Image from lomo_iberico on Flickr
Biking on Lakeshore East, you can see the remains of posters pasted over trespassing signs that commemorate the Tent City and its residents who were evicted by Home Depot in 2002.
PEOPLE LIVED HERE,
NOW LOOK AT IT…
THANKS HOME DESPOT!
IS THIS A BETTER USE OF SPACE?
Shop. Destroy. Rule.
While looking for a an older, more complete image of the poster, like the one above from 2004, I stumbled across stories and images from an earlier squat that took place in the silos next to the Tent City site, known as the Rooster Squat for the faded 30-foot rooster mural on the side of the silos (unfortunately I couldn’t find any photos in which the rooster is visible).
Now? Image by booledozer on Flickr
Rooster Squat 1998. Images from x-squeegee’z in canada Facebook group photo album.
c. 1998 View from Rooster Squat by David Barket Maltby
Rebels Rule video by Will Munro, music from Joel Gibb. Note the visit to the silos by the rebels.
Tent City images by red_rocketship on Flickr
“In the winter of ’98, a collection of youths was found living in the Rooster Squat, a derelict building on the old Canada Malting site, at Lake Shore and Queens Quay, beside the port lands.
The city wanted to tear it down but the squatters wouldn’t leave. In January, Councillor Jack Layton convinced some of them to move to the lot next door. Two insulated trailers were donated by the Canadian Foundation for World Development. Independently of Layton, several street men showed up, building the first permanent structures- little lean-to shanties.
A few months later, Layton delivered some donated tents. By summer, drivers on the Cherry St. bridge could look down and see a cluster of campers. The name Tent City was born.
In the meantime, Home Depot finalized its land purchase, taking possession of the site in April, 1998, with an eye to developing it as a downtown location for a big box store.”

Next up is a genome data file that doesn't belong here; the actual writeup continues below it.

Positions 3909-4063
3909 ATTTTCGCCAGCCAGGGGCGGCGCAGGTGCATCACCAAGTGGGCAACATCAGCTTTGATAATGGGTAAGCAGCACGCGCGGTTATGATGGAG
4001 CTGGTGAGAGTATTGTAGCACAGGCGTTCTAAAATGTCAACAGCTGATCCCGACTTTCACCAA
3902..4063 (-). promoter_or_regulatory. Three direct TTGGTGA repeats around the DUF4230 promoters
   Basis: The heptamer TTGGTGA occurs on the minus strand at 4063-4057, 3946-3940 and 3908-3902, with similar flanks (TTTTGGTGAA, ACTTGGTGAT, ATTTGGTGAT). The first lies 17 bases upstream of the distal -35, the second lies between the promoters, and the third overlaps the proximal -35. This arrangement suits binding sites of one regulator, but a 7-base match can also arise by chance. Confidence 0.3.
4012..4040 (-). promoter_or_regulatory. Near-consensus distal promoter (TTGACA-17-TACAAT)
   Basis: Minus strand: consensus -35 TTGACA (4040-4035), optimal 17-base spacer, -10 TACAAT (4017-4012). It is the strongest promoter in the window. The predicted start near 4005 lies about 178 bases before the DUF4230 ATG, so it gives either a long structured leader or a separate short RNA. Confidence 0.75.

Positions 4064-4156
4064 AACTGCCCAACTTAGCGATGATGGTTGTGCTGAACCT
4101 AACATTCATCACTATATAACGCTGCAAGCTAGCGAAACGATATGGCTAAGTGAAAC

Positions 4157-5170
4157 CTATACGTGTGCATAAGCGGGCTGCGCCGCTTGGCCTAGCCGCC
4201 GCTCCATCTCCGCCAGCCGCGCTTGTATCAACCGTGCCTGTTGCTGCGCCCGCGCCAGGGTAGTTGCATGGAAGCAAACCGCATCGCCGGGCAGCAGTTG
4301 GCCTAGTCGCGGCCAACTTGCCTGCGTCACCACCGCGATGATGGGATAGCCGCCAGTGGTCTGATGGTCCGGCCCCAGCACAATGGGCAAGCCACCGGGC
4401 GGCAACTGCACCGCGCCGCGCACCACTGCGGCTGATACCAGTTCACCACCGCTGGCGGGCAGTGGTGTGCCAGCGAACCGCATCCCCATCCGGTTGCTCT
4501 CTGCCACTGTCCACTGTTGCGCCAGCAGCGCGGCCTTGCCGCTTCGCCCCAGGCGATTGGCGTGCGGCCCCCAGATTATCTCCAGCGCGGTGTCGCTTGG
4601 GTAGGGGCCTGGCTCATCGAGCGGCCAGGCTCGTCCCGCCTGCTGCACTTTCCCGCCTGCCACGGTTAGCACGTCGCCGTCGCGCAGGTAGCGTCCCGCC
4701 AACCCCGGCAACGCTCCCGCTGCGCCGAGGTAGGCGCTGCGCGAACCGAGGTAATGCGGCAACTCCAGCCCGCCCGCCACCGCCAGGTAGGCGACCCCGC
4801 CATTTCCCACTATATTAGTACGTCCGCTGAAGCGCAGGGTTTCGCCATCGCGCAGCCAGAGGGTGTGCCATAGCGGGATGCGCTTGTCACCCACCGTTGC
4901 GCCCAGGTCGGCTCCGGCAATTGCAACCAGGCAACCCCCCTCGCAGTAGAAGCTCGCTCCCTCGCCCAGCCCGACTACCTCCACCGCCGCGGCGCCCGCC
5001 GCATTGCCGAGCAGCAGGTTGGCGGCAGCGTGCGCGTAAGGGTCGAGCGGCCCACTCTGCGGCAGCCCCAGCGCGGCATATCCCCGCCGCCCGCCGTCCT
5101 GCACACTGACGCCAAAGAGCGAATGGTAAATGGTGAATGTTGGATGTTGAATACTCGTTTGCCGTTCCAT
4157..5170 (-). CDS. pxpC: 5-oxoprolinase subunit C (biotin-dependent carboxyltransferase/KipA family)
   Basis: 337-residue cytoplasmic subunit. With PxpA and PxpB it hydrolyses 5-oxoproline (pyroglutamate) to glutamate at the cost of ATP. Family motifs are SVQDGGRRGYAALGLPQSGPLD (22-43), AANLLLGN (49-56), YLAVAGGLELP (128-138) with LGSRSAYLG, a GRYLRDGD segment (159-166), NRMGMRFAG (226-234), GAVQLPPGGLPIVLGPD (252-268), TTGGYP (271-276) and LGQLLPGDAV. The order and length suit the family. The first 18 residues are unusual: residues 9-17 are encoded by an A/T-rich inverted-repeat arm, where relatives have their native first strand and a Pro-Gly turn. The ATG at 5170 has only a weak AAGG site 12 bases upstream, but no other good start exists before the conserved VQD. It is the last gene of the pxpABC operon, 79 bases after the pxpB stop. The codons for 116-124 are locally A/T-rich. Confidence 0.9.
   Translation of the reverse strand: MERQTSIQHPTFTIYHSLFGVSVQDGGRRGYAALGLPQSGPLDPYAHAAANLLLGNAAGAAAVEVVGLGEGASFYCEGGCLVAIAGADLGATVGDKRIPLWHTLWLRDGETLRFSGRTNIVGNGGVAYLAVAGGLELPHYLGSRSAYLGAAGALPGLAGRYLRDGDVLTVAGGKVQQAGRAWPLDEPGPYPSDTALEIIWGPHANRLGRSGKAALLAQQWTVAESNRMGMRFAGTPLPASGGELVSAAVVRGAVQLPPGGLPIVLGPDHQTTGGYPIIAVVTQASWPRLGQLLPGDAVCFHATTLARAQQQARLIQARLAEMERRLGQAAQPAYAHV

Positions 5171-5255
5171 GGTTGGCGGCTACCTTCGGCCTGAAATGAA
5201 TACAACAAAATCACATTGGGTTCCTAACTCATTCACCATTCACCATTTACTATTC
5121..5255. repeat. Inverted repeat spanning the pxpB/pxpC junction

– Moira Welsh, Toronto Star, Sept. 25 2002.
Housepaint was a recent art project that brought together graffiti/street artists to commemorate Tent City with live painting at the site. The final pieces were eventually displayed at the Royal Ontario Museum and sold with proceeds donated to Habitat for Humanity.
For me, the history of Tent City and the Rooster Squat definitely speaks to the need for affordable housing, but charity-based approaches do not go far enough. Charities and narrow affordable housing campaigns tend to ignore the overall economic system that makes people homeless and criminalizes their efforts to produce their own housing solutions.
Squats are not just indicators of what is wrong with a society and its distribution of resources. When people exercise their power to create their own autonomous communities, they are inspiring examples of what is right.
“…they took matters into their own hands in a manner that truly frightens those in authority: they squatted abandoned and commercially ‘unproductive’ land. Like all squatters from Berlin to Vancouver they threatened the very foundation of our system: private property and the right to stop someone else who needs it from using it as shelter.”
– John Richmond, Briar Patch, Nov. 1998.